NIWA Antarctic researchers are putting contingency plans in place after it was announced the continent would be closed
to scientists for the upcoming research season.
Antarctica New Zealand has today announced it has decided to support only long-term science monitoring, essential
operational activity and planned maintenance this season in Antarctica to keep it free of COVID-19.
The decision has affected several NIWA researchers including marine physicist Dr Natalie Robinson who is working on a
long-term programme aimed at better understanding how ice shelves will melt as the ocean warms.
Dr Robinson says she is hopeful she can move her programme back a year assuming researchers will be allowed back in 12
“’My work is part of a seven-year programme so because it’s such a long one we have the ability to absorb a delay and
still deliver within the timeframe.
“It’s a huge call but it’s also in line with what other international programmes have decided. You can’t do anything
other than support the international efforts to keep the continent Covid-free.”
Dr Robinson said the team will bring work forward scheduled for later in the programme including deeper analysis of data
gathered during previous field seasons.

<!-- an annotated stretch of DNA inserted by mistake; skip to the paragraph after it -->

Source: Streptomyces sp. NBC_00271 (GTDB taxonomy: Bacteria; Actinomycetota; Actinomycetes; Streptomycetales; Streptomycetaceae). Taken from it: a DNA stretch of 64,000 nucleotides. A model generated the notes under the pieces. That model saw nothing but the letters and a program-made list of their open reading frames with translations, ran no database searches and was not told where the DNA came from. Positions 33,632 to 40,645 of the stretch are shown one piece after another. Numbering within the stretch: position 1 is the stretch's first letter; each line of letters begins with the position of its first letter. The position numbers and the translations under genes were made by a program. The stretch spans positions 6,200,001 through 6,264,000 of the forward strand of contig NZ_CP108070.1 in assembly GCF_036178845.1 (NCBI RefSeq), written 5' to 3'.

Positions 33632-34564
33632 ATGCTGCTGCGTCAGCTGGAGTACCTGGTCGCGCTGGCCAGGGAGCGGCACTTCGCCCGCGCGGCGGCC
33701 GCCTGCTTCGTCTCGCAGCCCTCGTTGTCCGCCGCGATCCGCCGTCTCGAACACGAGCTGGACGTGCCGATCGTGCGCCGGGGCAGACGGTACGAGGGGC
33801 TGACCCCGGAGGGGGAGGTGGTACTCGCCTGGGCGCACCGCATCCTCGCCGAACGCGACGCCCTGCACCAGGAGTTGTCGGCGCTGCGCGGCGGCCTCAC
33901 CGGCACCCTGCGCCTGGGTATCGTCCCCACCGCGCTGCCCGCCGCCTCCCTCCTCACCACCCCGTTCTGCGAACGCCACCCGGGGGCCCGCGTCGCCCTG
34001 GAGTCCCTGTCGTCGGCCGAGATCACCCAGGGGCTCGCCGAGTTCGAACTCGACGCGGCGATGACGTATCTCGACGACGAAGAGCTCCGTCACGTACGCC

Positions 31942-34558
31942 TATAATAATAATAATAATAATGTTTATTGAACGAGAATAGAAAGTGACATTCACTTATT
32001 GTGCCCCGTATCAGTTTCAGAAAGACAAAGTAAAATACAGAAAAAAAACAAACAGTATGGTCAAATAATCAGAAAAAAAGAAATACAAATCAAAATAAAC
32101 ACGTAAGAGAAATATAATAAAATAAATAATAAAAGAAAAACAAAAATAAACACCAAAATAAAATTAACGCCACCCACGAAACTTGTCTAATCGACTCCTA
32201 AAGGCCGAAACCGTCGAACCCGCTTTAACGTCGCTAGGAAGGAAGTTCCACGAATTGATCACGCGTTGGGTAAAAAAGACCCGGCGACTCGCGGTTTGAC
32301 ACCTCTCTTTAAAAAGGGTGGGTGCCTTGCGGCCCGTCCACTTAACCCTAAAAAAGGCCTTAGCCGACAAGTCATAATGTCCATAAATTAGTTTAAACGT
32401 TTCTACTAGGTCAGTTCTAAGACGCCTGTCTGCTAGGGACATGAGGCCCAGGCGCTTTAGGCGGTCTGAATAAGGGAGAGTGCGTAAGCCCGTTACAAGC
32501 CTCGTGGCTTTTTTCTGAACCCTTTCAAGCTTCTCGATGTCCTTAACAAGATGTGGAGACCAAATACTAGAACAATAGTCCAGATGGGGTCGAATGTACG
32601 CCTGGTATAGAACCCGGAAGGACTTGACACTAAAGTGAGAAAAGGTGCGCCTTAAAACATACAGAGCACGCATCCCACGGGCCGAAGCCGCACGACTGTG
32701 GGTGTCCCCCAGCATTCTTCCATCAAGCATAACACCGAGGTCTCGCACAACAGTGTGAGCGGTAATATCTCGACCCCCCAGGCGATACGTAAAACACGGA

Fellow marine physicist Dr Craig Stewart is also postponing his Antarctic field work which included installing up to 12
radars on the Ross and McMurdo Ice Shelves to make continuous measurements of the ice thickness.
“It’s a bit disappointing but completely understandable. We rely a lot on the US services and understand there would be
limited search and rescue available this summer. We would be camped on the ice hundreds of kilometres from Scott Base
and would need to have good support in case it was needed.”
NIWA also carries out annual maintenance in Antarctica at its atmospheric monitoring station Arrival Heights, and on its
climate station at Scott base.
Plans to install a new climate station have been given approval to go ahead.
Meanwhile, plans for a NIWA voyage to the Antarctic region aboard flagship research vessel Tangaroa are progressing.
Due to begin in early January, the multi-disciplinary research voyage aims to increase knowledge about key environmental
and biological processes in the Ross Sea and Southern Ocean and improve understanding of likely responses to future
Voyage leader and NIWA scientist Richard O’Driscoll said they had originally planned to have several international
researchers on board but that had now changed and the voyage was likely to be an all-New Zealand trip. However, some
equipment would need to come from overseas.